At the end of the 16th Century, Persia's Shah Abbas I had the largest cavalry in the world. He was keen to forge links with rulers in Western Europe to help him defeat his great enemy, the Ottoman Empire. So in 1599, Abbas sent the first Persian diplomatic mission to Europe [4] - it called on the courts of Russia, Germany and Spain.  A wave of interest in all things Persian passed through Western Europe. Persian style shoes were enthusiastically adopted by aristocrats, who sought to give their appearance a virile, masculine edge that, it suddenly seemed, only heeled shoes could supply. - BBC

Portrait of a Zand Prince

Painting
Period: Zand Dynasty, Persia
Date: 1794
Materials and technique: Oil on canvas
Possibly kept in Negārestān Museum, Tehran, Iran.
Size: 142 × 68 cm.
Sources: [1], [2], [3]
 نقاشی یک شاهزاده، احتمالا لطفعلی خان - دوره زند
This is a rare sample of a portrait of a Persian prince in Zand era by indication of his headgear. In few history textbook in Iran, the subject of this portrait has been considered to be Lotf Ali Khan Zand [3], the last Shah of this dynasty. Due to internal conflict in 18th century Persia, he was captured at war by his main enemy, the future Shah, Agha Mohammad Khan Qajar. 

It is reported that Lotf Ali Khan was blinded after being raped publicly by royal grooms. He was castrated in revenge by Agha Mohammad Khan. Lotf Ali Khan was imprisoned and tortured in Tehran for nearly three years before being choked to death.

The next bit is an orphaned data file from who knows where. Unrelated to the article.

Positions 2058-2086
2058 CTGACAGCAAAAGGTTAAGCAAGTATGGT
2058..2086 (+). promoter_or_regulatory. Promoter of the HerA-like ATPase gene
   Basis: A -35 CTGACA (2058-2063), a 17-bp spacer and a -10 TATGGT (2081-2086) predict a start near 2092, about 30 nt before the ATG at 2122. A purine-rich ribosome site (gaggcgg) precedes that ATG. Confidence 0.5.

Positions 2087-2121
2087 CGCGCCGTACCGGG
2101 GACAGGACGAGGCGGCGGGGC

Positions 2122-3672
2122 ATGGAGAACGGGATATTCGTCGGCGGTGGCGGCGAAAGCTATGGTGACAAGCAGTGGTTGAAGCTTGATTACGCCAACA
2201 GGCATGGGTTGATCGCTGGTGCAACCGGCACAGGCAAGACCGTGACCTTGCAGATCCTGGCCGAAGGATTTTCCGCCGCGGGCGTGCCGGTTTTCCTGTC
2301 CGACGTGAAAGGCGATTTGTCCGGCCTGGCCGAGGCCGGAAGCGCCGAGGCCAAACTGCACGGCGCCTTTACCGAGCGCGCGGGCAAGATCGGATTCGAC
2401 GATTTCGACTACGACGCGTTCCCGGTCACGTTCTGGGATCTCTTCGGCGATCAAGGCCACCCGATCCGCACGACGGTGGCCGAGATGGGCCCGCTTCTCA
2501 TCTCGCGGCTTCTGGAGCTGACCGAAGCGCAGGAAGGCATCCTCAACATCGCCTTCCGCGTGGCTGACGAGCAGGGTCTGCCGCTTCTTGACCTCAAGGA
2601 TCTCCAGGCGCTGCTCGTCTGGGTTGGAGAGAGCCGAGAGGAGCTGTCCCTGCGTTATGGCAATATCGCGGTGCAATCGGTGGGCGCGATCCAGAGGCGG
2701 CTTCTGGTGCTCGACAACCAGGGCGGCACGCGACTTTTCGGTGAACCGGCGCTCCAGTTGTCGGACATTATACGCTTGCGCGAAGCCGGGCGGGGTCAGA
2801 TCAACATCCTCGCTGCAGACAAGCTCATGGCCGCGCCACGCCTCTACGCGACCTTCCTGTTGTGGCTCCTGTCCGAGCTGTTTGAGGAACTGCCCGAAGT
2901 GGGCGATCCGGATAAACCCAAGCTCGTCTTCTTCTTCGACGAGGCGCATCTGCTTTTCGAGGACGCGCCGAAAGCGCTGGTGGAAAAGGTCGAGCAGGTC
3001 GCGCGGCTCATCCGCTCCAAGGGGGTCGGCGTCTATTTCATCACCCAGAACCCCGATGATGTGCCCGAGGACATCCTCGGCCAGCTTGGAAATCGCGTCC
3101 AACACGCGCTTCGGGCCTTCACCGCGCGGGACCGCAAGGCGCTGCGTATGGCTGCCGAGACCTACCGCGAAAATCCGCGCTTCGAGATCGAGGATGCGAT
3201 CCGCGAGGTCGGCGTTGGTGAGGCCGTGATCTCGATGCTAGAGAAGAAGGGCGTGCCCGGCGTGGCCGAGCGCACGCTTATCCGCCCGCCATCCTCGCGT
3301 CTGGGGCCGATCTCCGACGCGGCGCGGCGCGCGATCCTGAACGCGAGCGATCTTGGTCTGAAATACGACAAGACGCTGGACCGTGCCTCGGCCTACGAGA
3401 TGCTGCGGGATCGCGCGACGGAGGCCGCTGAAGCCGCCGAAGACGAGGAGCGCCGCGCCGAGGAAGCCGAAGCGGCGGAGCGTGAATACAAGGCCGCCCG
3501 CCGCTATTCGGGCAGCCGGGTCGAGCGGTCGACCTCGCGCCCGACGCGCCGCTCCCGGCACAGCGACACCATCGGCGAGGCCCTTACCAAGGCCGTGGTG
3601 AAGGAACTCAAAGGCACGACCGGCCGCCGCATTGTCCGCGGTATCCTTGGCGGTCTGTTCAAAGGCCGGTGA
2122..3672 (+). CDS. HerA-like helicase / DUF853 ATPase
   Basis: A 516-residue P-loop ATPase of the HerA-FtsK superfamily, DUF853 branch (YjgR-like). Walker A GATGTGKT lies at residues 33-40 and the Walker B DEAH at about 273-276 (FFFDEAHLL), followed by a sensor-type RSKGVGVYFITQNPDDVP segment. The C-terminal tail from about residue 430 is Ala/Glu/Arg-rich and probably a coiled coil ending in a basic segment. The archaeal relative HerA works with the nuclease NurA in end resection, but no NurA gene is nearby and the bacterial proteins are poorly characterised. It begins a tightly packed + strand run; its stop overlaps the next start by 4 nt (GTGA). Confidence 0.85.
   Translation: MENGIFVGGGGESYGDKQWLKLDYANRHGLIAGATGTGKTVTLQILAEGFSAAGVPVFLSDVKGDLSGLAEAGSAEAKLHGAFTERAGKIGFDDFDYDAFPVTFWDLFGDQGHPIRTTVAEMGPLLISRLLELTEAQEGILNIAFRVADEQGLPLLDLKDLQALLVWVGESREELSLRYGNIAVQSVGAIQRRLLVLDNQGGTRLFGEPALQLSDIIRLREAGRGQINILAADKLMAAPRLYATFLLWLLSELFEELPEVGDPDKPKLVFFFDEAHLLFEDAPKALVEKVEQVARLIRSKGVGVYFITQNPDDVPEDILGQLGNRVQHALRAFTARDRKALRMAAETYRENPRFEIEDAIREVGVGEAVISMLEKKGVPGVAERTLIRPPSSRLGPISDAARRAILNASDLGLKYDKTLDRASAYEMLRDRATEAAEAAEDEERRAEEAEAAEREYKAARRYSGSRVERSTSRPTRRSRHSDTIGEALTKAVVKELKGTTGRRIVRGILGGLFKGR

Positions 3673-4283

2/24/2013: I finally found more information on this painting from an article about clothing in Safavid to Qajar Persia in Iranica: [3]. I will fix the post. 

Bahram Gur With a Princess

Illustration
Qajar era, Persia
Date: second half of the 19th Century
Size: 23.6 x 13.5 cm
Sold at Bonham's auction
Source: [1]
نگاره بهرام گور و یک شاهزاده خانم - دوره قاجار - حراجی بونامز
This illustrated leaf is from a manuscript of Persian poetry depicting Bahram Gur with a princess seated in green and white pavilions. The Persian text is written in columns of Nasta'liq script in black ink. As most Qajar illustrations, the old king is pictured dressed in contemporary of Qajar era. To learn more about Nasta'liq script click here: [2]

Lady Khorshid

Painting
Qajar era, Persia
Date: 1843
Artist: Sani ol-Molk
Materials and Techniques: watercolor on paper.
Sources: [1], [2]
نقاشی خورشید خانم اثر ابوالحسن غفاری - دوره قاجار
This painting called "The Lady Khorshid"  is painted by Abolhassan Ghafari. The subject looks intently at the viewer, her gaze establishing a direct connection between her, the represented participant, and the viewer, an interactive participant. This visual configuration is a demand, as she explicitly acknowledges the viewer:  the character  wishes to influence the viewer in some way to enter into an imaginary intellectual relation with the her.

Lady Khorshid was actually the painter's cousin, who possibly acted as the matriarch to Ghaffari clan. In this image, the woman’s body language, stance and gaze suggest a challenge to the target audience to comprehend her. The symbolic design pattern on  a darkly painted interior wall is in contrast with the clear sunny day outside.  Here a  connection is established between the Lady Khorshid and the viewer, also because of the horizontal angle from the front, that is because she  is facing the viewer squarely. Such a representation invites the involvement of the reader with the image.